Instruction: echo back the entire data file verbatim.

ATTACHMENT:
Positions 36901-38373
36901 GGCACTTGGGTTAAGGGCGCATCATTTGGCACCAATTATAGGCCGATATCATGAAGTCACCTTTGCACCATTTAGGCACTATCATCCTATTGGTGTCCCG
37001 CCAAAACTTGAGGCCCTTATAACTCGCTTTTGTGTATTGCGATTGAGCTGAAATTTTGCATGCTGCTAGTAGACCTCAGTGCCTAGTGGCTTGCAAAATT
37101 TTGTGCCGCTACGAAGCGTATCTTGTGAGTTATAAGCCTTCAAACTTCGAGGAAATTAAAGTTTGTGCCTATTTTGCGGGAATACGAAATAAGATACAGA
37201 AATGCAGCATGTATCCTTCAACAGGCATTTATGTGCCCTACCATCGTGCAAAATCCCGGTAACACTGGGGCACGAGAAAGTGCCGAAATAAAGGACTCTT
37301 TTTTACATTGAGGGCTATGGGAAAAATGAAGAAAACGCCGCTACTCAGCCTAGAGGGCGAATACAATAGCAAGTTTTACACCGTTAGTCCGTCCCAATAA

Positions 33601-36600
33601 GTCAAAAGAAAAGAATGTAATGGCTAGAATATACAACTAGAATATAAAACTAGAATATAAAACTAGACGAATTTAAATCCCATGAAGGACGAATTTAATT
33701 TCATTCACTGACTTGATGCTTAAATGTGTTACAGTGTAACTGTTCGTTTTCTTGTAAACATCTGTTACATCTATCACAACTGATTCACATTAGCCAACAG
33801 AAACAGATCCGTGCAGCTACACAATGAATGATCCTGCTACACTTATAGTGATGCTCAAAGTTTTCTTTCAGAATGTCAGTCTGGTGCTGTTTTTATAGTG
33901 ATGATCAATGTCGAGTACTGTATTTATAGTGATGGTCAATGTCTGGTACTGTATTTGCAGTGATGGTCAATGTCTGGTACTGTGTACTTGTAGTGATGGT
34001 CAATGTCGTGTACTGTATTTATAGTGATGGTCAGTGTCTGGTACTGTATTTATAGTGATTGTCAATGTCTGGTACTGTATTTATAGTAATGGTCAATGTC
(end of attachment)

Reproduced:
Positions 36901-38373
36901 GGCACTTGGGTTAAGGGCGCATCATTTGGCACCAATTATAGGCCGATATCATGAAGTCACCTTTGCACCATTTAGGCACTATCATCCTATTGGTGTCCCG
37001 CCAAAACTTGAGGCCCTTATAACTCGCTTTTGTGTATTGCGATTGAGCTGAAATTTTGCATGCTGCTAGTAGACCTCAGTGCCTAGTGGCTTGCAAAATT
37101 TTGTGCCGCTACGAAGCGTATCTTGTGAGTTATAAGCCTTCAAACTTCGAGGAAATTAAAGTTTGTGCCTATTTTGCGGGAATACGAAATAAGATACAGA
37201 AATGCAGCATGTATCCTTCAACAGGCATTTATGTGCCCTACCATCGTGCAAAATCCCGGTAACACTGGGGCACGAGAAAGTGCCGAAATAAAGGACTCTT
37301 TTTTACATTGAGGGCTATGGGAAAAATGAAGAAAACGCCGCTACTCAGCCTAGAGGGCGAATACAATAGCAAGTTTTACACCGTTAGTCCGTCCCAATAA

Positions 33601-36600
33601 GTCAAAAGAAAAGAATGTAATGGCTAGAATATACAACTAGAATATAAAACTAGAATATAAAACTAGACGAATTTAAATCCCATGAAGGACGAATTTAATT
33701 TCATTCACTGACTTGATGCTTAAATGTGTTACAGTGTAACTGTTCGTTTTCTTGTAAACATCTGTTACATCTATCACAACTGATTCACATTAGCCAACAG
33801 AAACAGATCCGTGCAGCTACACAATGAATGATCCTGCTACACTTATAGTGATGCTCAAAGTTTTCTTTCAGAATGTCAGTCTGGTGCTGTTTTTATAGTG
33901 ATGATCAATGTCGAGTACTGTATTTATAGTGATGGTCAATGTCTGGTACTGTATTTGCAGTGATGGTCAATGTCTGGTACTGTGTACTTGTAGTGATGGT
34001 CAATGTCGTGTACTGTATTTATAGTGATGGTCAGTGTCTGGTACTGTATTTATAGTGATTGTCAATGTCTGGTACTGTATTTATAGTAATGGTCAATGTC